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The Historic Daniel Boone Home
Historic Daniel Boone Home PhotosClick thumbnail to view full-size
House and VillageClick thumbnail to view full-size
History Observed at the Historic Daniel Boone Home
Historic Daniel Boone Home and Boonefield Village
I had the pleasure of finally getting to tour the Historical Daniel Boone Home and Boonefield Village today. It is located in Defiance Missouri off of Highway F and about 5 miles from Highway 94. Lindenwood University now owns this whole site and a lot of land surrounding it. They are doing a great job I think of helping to keep history preserved and helping it to be as accurate as possible to the times. That can be a trick sometimes.
Daniel Boone came from Kentucky and was a pioneer, hunter, and what you could call a trailblazer. He had 10 children, 70 grandchildren and over 250 great grandchildren that live all over the world now. He has left quite a legacy and was quite an interesting fellow to be sure.
He came upon this area after leaving Kentucky, as it was getting more and more settled there. He found the area he settled in by traveling in a large hollowed out poplar canoe, rather large! He camped along the way, hunted, and came across Native American Indians on occasion. He found another river off of the Missouri river, traveled up that way, and spotted this land that he finally settled on. He ended up dying there when it was time to go.
Nathan Boone was with him on some of his excursions, and learned to hunt and more from his Father. Many of the stories I heard today included Nathan and his wife. You did hear about other children as well. A couple of his sons were killed by Indians, as well as another relative. A couple of his daughters were almost killed as well, but he was able to rescue them days later after Indians took them from a canoe in the river, when they drifted to close to the other bank one day. There are just so many stories, it almost hard to know where to start. It is one of the great reasons to take the guided house tour and the village tour.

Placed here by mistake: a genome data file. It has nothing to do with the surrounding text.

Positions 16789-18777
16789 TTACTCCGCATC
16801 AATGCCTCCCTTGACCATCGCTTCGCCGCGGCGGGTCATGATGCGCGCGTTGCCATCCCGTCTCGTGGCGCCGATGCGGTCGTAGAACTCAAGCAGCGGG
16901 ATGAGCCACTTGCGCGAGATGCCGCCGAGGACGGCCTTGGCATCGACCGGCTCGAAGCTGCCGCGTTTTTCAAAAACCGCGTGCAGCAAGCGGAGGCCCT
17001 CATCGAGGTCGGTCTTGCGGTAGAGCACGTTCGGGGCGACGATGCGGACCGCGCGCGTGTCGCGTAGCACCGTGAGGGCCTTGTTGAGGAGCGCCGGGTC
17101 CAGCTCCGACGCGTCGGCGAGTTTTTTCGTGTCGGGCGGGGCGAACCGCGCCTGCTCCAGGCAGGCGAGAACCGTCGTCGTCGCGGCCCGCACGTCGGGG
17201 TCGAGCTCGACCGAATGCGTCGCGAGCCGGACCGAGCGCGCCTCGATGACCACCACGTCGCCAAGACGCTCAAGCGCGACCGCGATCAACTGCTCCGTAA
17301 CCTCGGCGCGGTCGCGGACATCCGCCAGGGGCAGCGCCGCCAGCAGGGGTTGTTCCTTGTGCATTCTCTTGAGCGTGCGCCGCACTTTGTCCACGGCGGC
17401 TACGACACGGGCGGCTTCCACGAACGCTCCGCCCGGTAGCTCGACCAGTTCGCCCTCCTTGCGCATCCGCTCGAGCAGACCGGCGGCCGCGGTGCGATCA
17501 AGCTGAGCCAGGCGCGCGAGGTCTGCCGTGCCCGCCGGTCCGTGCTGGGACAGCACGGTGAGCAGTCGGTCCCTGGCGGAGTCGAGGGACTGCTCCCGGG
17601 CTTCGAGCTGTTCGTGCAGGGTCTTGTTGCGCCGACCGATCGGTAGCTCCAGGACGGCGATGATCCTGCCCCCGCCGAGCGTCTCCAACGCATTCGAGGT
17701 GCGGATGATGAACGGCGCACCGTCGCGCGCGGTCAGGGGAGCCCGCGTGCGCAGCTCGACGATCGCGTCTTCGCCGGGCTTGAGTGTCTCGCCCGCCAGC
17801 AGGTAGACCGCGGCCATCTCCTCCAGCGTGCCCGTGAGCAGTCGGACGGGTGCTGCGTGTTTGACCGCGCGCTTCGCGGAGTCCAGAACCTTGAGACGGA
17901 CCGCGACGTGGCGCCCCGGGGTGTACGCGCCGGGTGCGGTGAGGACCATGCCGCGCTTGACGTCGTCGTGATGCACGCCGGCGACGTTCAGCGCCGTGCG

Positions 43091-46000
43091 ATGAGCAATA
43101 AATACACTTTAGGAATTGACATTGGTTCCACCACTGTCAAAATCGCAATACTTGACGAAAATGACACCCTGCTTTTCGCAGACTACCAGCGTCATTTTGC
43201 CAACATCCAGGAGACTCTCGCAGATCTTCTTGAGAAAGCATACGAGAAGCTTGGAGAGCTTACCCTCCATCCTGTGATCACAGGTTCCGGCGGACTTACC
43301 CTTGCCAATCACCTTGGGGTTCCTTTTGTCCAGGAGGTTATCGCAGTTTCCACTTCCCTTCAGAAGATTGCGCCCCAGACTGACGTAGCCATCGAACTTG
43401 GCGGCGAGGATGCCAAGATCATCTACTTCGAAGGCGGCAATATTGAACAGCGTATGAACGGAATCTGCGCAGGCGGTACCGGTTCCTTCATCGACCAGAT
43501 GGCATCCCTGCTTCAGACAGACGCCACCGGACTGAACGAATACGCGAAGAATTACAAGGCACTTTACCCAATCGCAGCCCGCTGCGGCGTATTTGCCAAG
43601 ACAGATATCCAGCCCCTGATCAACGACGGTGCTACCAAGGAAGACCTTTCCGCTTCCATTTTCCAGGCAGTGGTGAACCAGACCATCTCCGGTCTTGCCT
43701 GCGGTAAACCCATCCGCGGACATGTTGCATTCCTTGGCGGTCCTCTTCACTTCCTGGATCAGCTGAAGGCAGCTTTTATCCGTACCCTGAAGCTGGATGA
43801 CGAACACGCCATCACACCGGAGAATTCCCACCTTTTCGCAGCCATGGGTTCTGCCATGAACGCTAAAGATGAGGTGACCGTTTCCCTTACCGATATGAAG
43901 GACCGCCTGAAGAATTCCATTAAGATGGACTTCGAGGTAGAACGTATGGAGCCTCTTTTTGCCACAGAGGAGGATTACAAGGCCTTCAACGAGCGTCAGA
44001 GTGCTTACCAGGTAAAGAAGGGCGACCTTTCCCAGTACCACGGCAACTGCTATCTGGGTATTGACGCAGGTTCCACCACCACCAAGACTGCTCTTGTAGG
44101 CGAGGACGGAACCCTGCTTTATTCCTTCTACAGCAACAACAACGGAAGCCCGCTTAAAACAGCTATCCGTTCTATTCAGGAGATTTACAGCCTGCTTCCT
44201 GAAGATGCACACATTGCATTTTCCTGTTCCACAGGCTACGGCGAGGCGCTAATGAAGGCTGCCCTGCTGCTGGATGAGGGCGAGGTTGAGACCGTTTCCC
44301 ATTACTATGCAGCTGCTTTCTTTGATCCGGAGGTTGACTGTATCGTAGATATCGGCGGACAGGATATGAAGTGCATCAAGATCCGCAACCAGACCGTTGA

The Daniel Boone Home took seven years to build, and we got to see all the levels but the fourth and highest level. There is a fire code rule where there is only one exit, so they can't take the public up there.
We enjoyed the tour very much, and didn't use the inside stairs but ones built on the outside. There are a lot of items in the house, but as the property has exchanged hands over the years, much has been gone for some time, though there are a few pieces and replicas. The "kitchen" and the dining area in the whole bottom level was quite impressive for that time! Keep in mind, this is all before 1880. We could see two of the three fireplaces they used for cooking. One is in the process of going through an archaeology dig and they are finding different things. They want to recreate the third fireplace as it was.
Lindenwood University is doing an excellent job of trying to keep true to how things would have been to this era. I am so glad that the people that kept it before, have kept things as nice as they have.
The Boonesfield Village